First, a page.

You are allowed to call private methods in that situation, but any private methods you call will be checked to make sure they don’t access potentially uninitialized properties. Non-private methods can’t be checked in this way, because they may be overridden in subclasses, so it’s invalid to call them in this situation. For the following code:

class C {
  private string $name;

  public function __construct(string $name) {
    $this->dumpInfo();
    $this->name = $name;
  }

  private function dumpInfo(): void {
    var_dump($this->name);
  }
}

the typechecker will raise this error (again, however, you would be allowed to call $this->dumpInfo() after assigning to $this->name):

/home/oyamauchi/test.php:11:21,24: Read access to $this->name before
initialization (Typing[4083])

Properties declared in abstract classes are exempt from these rules. However, concrete child classes will be required to initialize their ancestors’ uninitialized properties. For this code:

abstract class Abstr {
  protected string $name;
}
class C extends Abstr {
}

the typechecker reports this error:

/home/oyamauchi/test.php:5:7,7: The class member name is not always properly
initialized
Make sure you systematically set $this->name when the method __construct is
called
Alternatively, you can define the type as optional (?...)
 (NastCheck[3015])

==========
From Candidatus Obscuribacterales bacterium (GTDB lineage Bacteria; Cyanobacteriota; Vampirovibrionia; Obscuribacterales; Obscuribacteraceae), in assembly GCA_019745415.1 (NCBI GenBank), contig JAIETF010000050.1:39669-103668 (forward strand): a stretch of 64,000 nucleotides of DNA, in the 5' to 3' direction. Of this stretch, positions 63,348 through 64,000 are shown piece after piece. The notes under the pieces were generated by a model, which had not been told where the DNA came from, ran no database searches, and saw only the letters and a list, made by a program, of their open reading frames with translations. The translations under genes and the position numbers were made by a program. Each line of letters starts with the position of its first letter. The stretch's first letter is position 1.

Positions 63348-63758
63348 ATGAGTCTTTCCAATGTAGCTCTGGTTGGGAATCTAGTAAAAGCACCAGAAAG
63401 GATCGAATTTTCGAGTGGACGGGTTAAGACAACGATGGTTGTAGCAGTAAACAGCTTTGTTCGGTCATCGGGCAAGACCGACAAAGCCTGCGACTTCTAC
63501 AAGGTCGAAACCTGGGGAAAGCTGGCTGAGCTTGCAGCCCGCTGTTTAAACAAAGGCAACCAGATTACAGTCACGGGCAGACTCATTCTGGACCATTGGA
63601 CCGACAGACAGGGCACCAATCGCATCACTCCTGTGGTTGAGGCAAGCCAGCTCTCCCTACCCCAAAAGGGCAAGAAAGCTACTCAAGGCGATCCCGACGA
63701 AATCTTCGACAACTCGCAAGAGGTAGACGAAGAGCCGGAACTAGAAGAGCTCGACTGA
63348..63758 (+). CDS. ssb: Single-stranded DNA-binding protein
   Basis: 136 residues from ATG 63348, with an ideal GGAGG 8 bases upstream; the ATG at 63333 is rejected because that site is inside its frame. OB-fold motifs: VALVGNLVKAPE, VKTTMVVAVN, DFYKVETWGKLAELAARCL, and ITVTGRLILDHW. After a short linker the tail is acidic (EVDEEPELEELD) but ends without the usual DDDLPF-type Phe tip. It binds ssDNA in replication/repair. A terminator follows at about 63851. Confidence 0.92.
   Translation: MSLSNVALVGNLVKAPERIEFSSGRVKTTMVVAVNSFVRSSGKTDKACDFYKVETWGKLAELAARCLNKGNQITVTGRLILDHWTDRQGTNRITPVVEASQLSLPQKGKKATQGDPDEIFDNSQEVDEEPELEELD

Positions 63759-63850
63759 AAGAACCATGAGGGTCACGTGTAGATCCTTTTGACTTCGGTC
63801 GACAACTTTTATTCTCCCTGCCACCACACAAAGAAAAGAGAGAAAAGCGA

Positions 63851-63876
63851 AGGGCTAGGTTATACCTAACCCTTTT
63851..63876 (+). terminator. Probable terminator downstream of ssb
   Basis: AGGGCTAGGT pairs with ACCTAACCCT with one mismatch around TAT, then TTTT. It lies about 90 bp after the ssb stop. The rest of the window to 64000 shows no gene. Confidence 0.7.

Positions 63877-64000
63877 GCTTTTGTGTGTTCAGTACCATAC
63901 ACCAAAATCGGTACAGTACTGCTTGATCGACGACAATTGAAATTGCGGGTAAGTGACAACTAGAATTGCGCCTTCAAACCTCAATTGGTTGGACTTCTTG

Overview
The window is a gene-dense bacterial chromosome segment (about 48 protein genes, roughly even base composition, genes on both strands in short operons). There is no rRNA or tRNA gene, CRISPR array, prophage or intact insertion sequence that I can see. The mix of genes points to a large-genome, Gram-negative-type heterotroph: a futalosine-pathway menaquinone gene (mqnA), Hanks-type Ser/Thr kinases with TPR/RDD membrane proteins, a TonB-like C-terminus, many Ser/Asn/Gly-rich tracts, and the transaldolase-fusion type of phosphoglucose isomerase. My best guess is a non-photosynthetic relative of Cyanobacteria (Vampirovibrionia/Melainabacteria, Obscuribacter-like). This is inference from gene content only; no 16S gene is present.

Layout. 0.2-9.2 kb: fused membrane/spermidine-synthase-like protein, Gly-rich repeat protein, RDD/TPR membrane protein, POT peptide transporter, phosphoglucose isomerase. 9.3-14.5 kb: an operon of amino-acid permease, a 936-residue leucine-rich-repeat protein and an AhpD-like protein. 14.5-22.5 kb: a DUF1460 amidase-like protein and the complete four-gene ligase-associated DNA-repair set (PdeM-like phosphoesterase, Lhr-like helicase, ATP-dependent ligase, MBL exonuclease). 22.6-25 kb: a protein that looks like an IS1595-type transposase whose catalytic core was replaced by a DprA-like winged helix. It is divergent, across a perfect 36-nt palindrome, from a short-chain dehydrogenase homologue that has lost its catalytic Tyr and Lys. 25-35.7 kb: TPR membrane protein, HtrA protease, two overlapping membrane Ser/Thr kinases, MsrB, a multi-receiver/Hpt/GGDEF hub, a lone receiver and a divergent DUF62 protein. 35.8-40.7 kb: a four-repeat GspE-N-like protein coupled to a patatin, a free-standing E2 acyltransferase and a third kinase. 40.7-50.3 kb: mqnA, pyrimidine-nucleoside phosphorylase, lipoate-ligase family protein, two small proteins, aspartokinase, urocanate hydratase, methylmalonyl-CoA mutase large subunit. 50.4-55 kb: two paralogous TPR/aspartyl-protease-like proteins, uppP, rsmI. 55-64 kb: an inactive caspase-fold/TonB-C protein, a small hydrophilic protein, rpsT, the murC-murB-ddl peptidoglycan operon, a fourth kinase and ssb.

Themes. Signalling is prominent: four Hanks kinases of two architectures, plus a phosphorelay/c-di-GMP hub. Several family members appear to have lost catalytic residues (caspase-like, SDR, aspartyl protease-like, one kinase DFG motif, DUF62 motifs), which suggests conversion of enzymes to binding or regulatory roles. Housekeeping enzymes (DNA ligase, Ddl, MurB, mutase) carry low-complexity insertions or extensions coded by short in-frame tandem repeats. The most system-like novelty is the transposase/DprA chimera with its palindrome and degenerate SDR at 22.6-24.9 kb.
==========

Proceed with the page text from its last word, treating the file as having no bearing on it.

Lastly, for simple cases like the examples in this section, where the property is simply initialized with a parameter of the constructor, you should use constructor parameter promotion (see not available). It cuts down on boilerplate code, and you don’t have to think about property initialization issues:

class C {
  public function __construct(private string $name) { }
}

Typed Variadic Arguments

As we saw earlier, Hack has syntax to declare that a function is variadic:

function log_error(string $format, ...) {
  $args = func_get_args();
  // ...
}

PHP 5.6 introduced a different variadic function syntax, which has two features beyond Hack’s—it packs variadic arguments into an array automatically, and it allows a typehint on the variadic parameter:

function sum(SomeClass ...$args) {
  // $args is an array of SomeClass objects
}

This syntax also exists in Hack. The typechecker supports the syntax, and typechecks calls to such functions correctly. HHVM supports the syntax too, but only without the type annotation. HHVM doesn’t support checking the types of the variadic arguments, so it will raise a fatal error if it encounters a type annotation on a variadic parameter, to avoid giving the impression that the annotation is having an effect.

This creates a conflict. In strict mode, the Hack typechecker won’t allow a parameter without a type annotation—even a variadic parameter—but HHVM won’t run code that has an annotated variadic parameter.

There are two possible solutions to the conflict:

  • Omit the annotation, and use partial mode.

  • Omit the annotation, use strict mode, and add an HH_FIXME[4033] comment (see not available). This is the preferred solution, as strict mode should always be preferred over partial mode when possible.

Types for Generators